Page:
Mandarin proficiency a must for overseas talent seeking to make it in Hong Kong, recruiters say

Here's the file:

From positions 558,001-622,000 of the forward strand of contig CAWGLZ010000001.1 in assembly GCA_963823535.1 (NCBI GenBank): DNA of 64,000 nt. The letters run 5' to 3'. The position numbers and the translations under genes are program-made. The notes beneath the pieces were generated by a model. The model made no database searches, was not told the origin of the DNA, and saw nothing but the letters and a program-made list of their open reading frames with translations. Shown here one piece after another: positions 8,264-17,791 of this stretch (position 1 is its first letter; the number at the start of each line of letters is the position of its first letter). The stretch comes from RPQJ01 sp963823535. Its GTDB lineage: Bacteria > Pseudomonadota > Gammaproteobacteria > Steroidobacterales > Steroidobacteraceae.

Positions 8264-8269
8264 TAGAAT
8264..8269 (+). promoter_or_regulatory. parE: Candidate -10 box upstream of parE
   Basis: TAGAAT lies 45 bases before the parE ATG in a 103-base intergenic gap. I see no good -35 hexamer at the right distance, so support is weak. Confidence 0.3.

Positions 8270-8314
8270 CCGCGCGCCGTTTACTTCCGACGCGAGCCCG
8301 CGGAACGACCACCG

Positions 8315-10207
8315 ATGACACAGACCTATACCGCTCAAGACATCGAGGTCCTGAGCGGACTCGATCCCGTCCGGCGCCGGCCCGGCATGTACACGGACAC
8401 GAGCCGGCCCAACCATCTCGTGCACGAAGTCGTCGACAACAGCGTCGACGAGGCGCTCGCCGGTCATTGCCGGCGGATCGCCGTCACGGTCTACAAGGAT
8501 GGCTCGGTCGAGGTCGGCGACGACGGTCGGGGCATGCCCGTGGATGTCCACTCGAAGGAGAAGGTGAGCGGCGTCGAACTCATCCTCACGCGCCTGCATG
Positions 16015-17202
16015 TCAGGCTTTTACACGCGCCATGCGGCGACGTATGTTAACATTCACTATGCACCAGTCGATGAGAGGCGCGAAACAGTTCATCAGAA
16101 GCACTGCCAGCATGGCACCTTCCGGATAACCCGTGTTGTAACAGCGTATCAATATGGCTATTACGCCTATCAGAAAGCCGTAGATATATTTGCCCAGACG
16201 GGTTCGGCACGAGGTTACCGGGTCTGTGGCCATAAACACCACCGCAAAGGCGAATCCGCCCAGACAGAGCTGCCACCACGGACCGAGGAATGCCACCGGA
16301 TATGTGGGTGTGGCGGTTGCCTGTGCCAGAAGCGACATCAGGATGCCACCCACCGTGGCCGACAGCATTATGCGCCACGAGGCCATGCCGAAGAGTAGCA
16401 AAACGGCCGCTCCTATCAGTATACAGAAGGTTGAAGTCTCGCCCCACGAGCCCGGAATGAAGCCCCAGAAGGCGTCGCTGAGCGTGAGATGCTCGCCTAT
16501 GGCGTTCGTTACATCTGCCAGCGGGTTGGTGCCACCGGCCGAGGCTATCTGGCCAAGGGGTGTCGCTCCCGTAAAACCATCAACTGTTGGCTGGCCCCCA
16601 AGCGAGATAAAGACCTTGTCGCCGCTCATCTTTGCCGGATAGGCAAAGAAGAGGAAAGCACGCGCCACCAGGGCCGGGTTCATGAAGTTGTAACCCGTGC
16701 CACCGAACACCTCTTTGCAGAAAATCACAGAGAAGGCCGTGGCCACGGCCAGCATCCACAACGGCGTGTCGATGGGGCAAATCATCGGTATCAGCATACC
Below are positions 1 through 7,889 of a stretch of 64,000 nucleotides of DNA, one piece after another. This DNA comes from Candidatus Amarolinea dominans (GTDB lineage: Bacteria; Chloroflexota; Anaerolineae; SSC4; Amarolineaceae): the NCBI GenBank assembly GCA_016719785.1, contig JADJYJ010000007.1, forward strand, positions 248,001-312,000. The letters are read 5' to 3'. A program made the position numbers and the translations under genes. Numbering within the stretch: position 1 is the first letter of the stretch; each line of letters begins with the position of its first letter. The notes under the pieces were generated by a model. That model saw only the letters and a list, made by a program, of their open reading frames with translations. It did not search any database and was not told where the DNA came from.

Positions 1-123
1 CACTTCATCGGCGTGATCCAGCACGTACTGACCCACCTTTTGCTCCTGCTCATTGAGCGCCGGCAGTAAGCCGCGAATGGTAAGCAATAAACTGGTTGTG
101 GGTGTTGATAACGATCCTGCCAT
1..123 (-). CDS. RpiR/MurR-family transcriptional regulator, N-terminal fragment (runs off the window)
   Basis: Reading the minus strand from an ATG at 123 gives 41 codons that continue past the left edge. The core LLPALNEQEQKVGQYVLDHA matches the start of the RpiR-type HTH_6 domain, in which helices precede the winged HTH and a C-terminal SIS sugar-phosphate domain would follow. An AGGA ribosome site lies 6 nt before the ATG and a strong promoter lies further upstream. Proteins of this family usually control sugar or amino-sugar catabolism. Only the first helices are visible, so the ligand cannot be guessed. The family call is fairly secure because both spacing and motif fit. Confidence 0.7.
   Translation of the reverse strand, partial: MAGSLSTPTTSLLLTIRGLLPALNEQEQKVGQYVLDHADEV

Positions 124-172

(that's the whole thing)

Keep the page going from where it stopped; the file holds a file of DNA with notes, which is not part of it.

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Overseas talent coming to Hong Kong should consider picking up Mandarin as businesses flock to the city and the Greater Bay Area, according to recruitment consultants. Hong Kong has long used English as the main language to conduct business, but in recent times, there has been a notable uptick in the need for employees with Mandarin capabilities, according to Leslie Tang, head of client solutions in Greater China at Randstad, a recruitment agency. “While English is widely spoken in Hong Kong, foreigners need to put in the effort to learn Mandarin as a second or third language to lift communication barriers that may delay growth opportunities and social integration in the long run,” said Tang. A lot of talent in Hong Kong is already proficient in the English language, said Tang, noting that some fields like law, consulting and fintech require advanced English language skills. At the same time, a lot of new companies are expanding within the Greater Bay Area, and employees will need to know Mandarin as well, he added. More than 30 foreign and mainland Chinese companies have pledged to invest about HK$30 billion (US$3.83 billion) in Hong Kong, 80 per cent of which are from the mainland. Chief Executive John Lee Ka-chiu said the companies that had made commitments spanned life sciences, biotech, fintech, advanced manufacturing, artificial intelligence and data science. “Five years ago, if we tried to recruit people from China to come to Hong Kong or elsewhere, they would all say no,” said Jerry Chang, managing director at the recruiting firm Barons & Co. “But today, given the tough economic environment in China, mainlanders are more open to come to work in Hong Kong.” 76% of new talent from outside Hong Kong want city schools for children There has been a shift in the mindset of mainland Chinese workers, and the support of the Hong Kong government through various special talent programmes has helped give a boost to hiring, said Chang. Across all schemes, including the Top Talent Pass Scheme and the Quality Migrant Admission Scheme, more than 90 per cent of applicants approved were from mainland China, according to government data. About 47,000 mainland Chinese professionals have received work visas across five schemes from January to July, surpassing the 23,000 for the whole of 2018, according to official data. Going into 2024, demand for talent in finance, technology and science will continue to be high, according to Karen Ng, the regional head at Deel, a human resources platform. “The talent will be able to take advantage of remote working, while Hong Kong’s super-connector role will provide them with exposure to global opportunities,” said Ng. “We anticipate that this will become a more popular option for talent to forge their career path internationally from Hong Kong as a base.” The rise of the digital asset space has also led to a resurgence in demand for tech-savvy talent. In June, Hong Kong introduced a new regulatory regime for cryptocurrencies in a bid to become a hub for virtual assets. In anticipation of the new regulations, more than 80 companies from mainland China and abroad had earlier expressed interest in setting up Web3 businesses in Hong Kong. “As companies flock to Hong Kong to take advantage of local market prospects, there comes a higher expectation for professionals with the right specialised skills and knowledge to strengthen their companies’ capabilities,” said Randstad’s Tang. Hiring managers are also seeking talent with digital skills, he added. This is part of the global effort to digitalise processes within organisations to improve data analytics and improve efficiency. Industries like construction, supply chain, infrastructure and hospitality will also see a demand for talent, according to Tang. These industries will be driven by post-Covid demand and resumption of infrastructure projects to improve connectivity within the Greater Bay Area.

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